Touring is important in two ways. First, it allows us as a band to really become close to each other, because we spend so much time together. That’s a good thing because, when we’re back in the rehearsal room, we can feel that touring has strengthened our bonds. Of course, besides the fun, there are less enjoyable things to be taken care of, so it’s also very revealing of each other’s personality. Second, it’s a way of testing your music and how the audience reacts to it. As you’re on stage every night, you can really compare much better why this or that worked in such or such venue. Also, meeting the audience after the concerts is always helpful, it helps us understand and define what people like about our music, how it makes them feel. And in the end, we feel like being on the road and discovering countries thanks to music is just the most amazing thing that’s ever happened to us.
How much improvisation is involved when you perform live?
Though everything is pretty much fixed in advanced (this is needed to ensure synchronisation with the movie), we allow ourselves some freedom in several parts, where each of us may add some little nuances or extra details on the spur of the moment.
How do you remember your first show in Poland at last year’s Asymmetry Festival?
We have very good memories of it. I remember we drove all the way to Poland from Brussels in one day, arrived in Wroclaw far into the night, slept a short night and had to soundcheck early in the morning. Then we had some time to hang around in the city and see the other bands, which was very nice. We started playing at about 1AM and I liked the fact that everybody started to sit down in the venue, it was a very nice, relaxed atmosphere to close the festival’s day.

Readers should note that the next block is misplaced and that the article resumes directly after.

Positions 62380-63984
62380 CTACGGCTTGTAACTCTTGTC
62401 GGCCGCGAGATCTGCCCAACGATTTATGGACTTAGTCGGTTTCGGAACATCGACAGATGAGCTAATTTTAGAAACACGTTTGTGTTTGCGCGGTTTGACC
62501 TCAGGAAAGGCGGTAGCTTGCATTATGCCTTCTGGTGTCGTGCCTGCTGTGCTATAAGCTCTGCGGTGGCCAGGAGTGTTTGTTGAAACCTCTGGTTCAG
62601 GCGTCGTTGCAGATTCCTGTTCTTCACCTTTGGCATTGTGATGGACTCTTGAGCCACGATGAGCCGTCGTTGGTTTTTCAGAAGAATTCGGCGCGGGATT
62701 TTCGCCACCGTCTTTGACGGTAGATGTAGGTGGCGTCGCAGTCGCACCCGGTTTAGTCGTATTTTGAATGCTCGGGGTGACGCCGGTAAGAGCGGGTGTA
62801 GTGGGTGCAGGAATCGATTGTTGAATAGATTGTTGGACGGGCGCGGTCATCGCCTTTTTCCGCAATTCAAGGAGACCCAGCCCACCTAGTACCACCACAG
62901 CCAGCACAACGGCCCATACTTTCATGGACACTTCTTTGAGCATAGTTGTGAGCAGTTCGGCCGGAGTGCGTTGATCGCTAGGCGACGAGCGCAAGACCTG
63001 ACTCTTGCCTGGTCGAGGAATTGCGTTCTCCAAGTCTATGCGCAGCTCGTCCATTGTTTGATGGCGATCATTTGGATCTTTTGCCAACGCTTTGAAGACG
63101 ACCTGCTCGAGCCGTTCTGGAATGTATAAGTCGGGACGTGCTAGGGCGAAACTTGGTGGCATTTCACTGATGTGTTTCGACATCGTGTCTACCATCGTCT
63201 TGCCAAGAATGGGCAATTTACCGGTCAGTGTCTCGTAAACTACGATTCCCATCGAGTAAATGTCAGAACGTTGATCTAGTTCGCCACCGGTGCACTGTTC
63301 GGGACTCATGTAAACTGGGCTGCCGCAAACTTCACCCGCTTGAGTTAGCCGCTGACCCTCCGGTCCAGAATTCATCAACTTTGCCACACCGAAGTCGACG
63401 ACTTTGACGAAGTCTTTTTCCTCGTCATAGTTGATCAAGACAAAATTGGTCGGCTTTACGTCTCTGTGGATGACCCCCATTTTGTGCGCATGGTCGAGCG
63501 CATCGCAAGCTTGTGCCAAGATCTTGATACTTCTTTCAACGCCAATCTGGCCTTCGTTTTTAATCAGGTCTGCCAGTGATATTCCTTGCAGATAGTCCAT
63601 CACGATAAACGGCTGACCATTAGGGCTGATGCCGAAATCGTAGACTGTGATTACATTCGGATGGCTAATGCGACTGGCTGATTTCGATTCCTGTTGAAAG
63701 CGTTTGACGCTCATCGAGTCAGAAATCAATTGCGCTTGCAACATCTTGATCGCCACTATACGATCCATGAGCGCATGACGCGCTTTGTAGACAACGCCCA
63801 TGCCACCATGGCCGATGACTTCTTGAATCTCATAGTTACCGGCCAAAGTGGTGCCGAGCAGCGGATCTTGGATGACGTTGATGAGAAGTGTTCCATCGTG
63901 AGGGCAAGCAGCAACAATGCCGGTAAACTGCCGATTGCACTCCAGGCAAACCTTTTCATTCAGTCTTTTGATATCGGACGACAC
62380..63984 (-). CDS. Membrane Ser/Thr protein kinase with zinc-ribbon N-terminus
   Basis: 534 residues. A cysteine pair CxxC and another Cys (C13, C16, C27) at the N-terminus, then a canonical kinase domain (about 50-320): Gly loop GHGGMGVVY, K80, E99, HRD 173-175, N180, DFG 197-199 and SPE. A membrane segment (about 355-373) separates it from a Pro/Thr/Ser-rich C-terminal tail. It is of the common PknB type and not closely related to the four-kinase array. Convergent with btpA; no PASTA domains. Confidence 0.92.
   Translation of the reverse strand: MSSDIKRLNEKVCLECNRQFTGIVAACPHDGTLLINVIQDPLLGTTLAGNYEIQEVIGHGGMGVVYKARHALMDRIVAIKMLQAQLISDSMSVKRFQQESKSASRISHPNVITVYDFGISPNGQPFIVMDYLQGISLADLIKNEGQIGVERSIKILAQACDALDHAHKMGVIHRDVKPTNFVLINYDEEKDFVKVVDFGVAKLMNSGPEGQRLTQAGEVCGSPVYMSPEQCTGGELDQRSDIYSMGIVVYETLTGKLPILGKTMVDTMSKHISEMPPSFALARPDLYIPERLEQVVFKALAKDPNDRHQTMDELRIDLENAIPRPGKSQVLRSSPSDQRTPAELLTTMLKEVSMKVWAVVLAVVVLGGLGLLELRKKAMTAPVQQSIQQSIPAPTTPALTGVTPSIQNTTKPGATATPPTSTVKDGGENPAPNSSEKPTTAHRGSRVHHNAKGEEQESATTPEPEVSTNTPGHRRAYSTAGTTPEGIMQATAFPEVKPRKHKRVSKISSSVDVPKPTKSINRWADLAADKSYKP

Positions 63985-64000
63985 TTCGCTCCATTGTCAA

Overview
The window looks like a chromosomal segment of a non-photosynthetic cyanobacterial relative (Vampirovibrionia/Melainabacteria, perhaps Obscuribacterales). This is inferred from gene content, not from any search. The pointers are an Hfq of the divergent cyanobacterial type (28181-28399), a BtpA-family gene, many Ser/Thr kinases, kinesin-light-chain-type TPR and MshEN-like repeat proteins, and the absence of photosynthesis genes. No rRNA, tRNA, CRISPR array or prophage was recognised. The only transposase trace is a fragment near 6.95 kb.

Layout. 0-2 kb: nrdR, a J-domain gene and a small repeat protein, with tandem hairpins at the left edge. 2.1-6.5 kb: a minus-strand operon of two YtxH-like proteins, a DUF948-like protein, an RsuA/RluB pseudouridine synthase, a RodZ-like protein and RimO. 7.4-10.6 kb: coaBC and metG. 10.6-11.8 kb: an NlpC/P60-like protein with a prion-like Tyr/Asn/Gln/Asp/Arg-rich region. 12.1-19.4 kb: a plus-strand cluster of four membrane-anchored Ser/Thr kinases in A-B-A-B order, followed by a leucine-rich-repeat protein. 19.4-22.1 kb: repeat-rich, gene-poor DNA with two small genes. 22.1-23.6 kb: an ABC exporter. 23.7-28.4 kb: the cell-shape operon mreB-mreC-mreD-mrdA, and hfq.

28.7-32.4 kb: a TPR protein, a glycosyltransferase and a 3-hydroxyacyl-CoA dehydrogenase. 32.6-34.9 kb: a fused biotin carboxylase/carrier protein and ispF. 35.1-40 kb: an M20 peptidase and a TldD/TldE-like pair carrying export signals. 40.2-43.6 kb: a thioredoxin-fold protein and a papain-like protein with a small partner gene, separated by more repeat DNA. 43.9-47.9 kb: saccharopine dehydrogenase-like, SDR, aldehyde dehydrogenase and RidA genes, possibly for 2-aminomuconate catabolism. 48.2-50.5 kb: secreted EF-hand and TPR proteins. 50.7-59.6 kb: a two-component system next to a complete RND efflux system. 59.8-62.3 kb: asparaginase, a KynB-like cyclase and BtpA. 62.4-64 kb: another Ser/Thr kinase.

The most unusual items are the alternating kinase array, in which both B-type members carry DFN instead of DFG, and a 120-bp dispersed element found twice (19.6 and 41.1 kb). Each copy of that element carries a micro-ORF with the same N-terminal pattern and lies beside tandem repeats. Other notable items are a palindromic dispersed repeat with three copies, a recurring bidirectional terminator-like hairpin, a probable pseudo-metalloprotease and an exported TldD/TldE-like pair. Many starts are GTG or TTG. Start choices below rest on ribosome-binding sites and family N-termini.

What other post metal and experimental music festivals would you recommend to check out this year?
I would recommend (in chronological order) the Dunk!festival here in Belgium (which has become a reference in Europe), A Colossal Weekend in Copenhagen, then the Vivid. Festival at the end of September in Norway, which experiments with new ways of involving audience and audiovisual expressions.
Ok Judith, lastly, would you recommend some other musicians that do an excellent job of scoring for old silent movies?
I had been keeping a list of other “silent movie musicians” which I came across the internet, but unfortunately, my old computer broke down so I lost it. One of the greatest performances I have seen live is both of the famous movie “Nosferatu”. One was by the experimental band EXPULSION PROPELLER and the other one by DJ Penelope. Bands I remember from the list are for instance 3EPKANO, ZENZILE, YEAR OF NO LIGHT…
Thanks so much for your time! Feel free to add your final words and take care!
Thanks for the interview! If you’re interested in getting to know us more, check this out and of course, follow us on Facebook.